Gourmet Rhapsody

by Muriel Barbery

This first novel by the acclaimed French author of THE ELEGANCE
OF THE HEDGEHOG arrives in American hands after the success of that
sublime blend of philosophy and social satire, and it shares
several common characters.

Pierre Arthens, the imperious food critic who lives (and dies)
at 17 Rue Grenelle, is the focal point of GOURMET RHAPSODY, and
most of the story comes to us in his fussy, elegiac voice. On being
informed that he has only days to live, he is gripped by the
overwhelming desire to remember a particular taste that both haunts
and eludes him. This prompts a series of fevered reminiscences
about his introductions to various foods and drink, from the
grilled sardines prepared by his grandfather in Brittany to the
orange sorbet prepared by a lover, always ending in some variation
of “but that’s not quite it!” In between
these rhapsodies (for that is truly what they are), bit players in
Arthens’s life --- his favored nephew Jean, his unhappy
children, his distraught wife, his protégés, and even his
concierge Renée --- have their say about the great man, and
much of what they have to say is resentful and bitter.

Which would be no surprise to Arthens. He has made his
reputation on his discernment, and he reserves his passion and
respect foremost for it above all. If you are the sort who happily
downs a PB & J every day for lunch, you may not be fascinated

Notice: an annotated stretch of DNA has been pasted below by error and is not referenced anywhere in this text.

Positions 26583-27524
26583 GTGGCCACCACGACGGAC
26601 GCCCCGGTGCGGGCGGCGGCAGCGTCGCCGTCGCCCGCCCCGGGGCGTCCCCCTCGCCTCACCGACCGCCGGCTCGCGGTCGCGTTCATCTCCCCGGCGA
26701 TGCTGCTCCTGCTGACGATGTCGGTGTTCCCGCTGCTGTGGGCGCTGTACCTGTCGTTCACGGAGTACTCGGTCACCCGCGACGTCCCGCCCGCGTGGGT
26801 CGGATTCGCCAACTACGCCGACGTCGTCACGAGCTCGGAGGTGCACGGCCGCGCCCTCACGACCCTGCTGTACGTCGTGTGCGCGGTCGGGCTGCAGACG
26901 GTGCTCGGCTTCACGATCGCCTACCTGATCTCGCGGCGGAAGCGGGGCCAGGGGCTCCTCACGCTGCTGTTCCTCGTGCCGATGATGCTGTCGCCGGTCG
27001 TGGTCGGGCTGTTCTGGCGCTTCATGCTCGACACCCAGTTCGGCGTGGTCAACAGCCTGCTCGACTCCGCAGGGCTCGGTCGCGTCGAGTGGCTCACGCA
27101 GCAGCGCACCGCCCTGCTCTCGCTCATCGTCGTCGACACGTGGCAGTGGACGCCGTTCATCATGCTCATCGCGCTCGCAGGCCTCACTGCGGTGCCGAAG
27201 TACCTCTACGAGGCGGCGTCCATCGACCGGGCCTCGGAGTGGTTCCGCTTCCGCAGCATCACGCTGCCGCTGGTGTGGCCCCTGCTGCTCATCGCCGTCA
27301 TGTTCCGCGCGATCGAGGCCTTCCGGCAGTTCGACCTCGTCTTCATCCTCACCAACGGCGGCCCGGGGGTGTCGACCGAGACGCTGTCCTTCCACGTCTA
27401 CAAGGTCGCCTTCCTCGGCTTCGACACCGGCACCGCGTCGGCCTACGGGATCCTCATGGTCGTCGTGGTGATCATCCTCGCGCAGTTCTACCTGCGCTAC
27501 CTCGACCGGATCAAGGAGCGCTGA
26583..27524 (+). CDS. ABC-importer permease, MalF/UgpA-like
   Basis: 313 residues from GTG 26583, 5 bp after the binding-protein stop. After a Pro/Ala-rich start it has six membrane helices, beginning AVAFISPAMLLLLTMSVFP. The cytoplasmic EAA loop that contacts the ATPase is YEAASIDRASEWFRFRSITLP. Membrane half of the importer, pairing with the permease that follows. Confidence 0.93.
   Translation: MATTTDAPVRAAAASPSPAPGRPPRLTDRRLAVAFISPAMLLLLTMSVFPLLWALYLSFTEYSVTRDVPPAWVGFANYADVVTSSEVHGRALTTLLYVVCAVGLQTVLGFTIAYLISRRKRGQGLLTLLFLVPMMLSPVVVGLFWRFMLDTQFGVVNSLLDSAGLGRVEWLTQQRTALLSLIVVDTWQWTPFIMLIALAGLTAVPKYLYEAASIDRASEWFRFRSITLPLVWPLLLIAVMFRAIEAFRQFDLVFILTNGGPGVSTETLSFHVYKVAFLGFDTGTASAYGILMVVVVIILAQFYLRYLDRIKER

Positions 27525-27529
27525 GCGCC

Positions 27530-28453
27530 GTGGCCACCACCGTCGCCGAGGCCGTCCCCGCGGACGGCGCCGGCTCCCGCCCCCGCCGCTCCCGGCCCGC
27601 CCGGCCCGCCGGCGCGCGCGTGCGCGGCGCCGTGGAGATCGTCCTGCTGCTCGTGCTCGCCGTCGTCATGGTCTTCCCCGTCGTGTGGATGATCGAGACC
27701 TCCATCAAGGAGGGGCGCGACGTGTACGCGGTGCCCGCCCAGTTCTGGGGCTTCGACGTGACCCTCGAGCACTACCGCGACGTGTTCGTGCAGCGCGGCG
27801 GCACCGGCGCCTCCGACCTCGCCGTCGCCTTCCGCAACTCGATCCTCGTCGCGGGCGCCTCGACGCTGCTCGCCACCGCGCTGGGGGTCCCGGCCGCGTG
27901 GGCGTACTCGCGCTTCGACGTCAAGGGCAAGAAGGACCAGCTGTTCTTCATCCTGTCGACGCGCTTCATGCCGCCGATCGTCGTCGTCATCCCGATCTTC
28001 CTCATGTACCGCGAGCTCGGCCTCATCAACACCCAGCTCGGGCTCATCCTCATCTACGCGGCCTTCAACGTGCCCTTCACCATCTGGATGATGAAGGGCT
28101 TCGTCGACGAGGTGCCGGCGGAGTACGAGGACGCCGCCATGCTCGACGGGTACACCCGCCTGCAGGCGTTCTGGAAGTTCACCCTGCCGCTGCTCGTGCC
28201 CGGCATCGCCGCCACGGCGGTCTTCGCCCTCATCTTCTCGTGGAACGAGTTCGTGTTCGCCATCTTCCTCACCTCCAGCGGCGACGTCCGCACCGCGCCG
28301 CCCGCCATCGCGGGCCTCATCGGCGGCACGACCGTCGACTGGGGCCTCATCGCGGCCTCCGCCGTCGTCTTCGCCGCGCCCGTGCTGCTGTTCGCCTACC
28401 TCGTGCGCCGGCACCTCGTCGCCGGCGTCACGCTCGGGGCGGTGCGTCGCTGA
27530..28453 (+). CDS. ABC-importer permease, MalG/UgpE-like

by his talent, but the many “foodies” among us may
eagerly devour passages like the following: “Yes, it is like
a fabric: sashimi is velvet dust, verging on silk, or a bit of
both, and the extraordinary alchemy of its gossamer essence allows
it to preserve a milky density unknown even by clouds.” A
later description of a chance lunch on a French country farm fills
every sense; you almost taste the oysters “cold and salty,
with neither lemon nor seasoning,” and the “two thin
slices of raw smoked ham, silky and supple along languid folds,
some salted butter, a hunk of bread.” Are we hungry yet?

If this will fill you up, then comparisons between THE ELEGANCE
OF THE HEDGEHOG and GOURMET RHAPSODY may not trouble you too much.
Certainly Muriel Barbery squeezes in some social insight, such as
this gem from a grandchild of Arthens, reflecting on a remembered
visit to her grandfather’s house: “I know that
they’re all unhappy because nobody loves the right person the
way they should and because they don’t understand that
it’s really their own self they’re mad at.”

But this is Arthens’s story, and he isn’t nearly as
likable as either Renée or Paloma from THE ELEGANCE OF THE
HEDGEHOG. I enjoyed this novel, but for me the resolution was
somewhat of a disappointment. Even as Arthens finally remembers the
taste he is dying for, he reveals both his own utter vanity and
perhaps the folly of making too much of any mere food.

Reviewed by Eileen Zimmerman Nicol on January 22, 2011

Gourmet Rhapsody
by Muriel Barbery

  • Publication Date: August 25, 2009
  • Genres: Fiction
  • Paperback: 160 pages
  • Publisher: Europa Editions
  • ISBN-10: 1933372958
  • ISBN-13: 9781933372952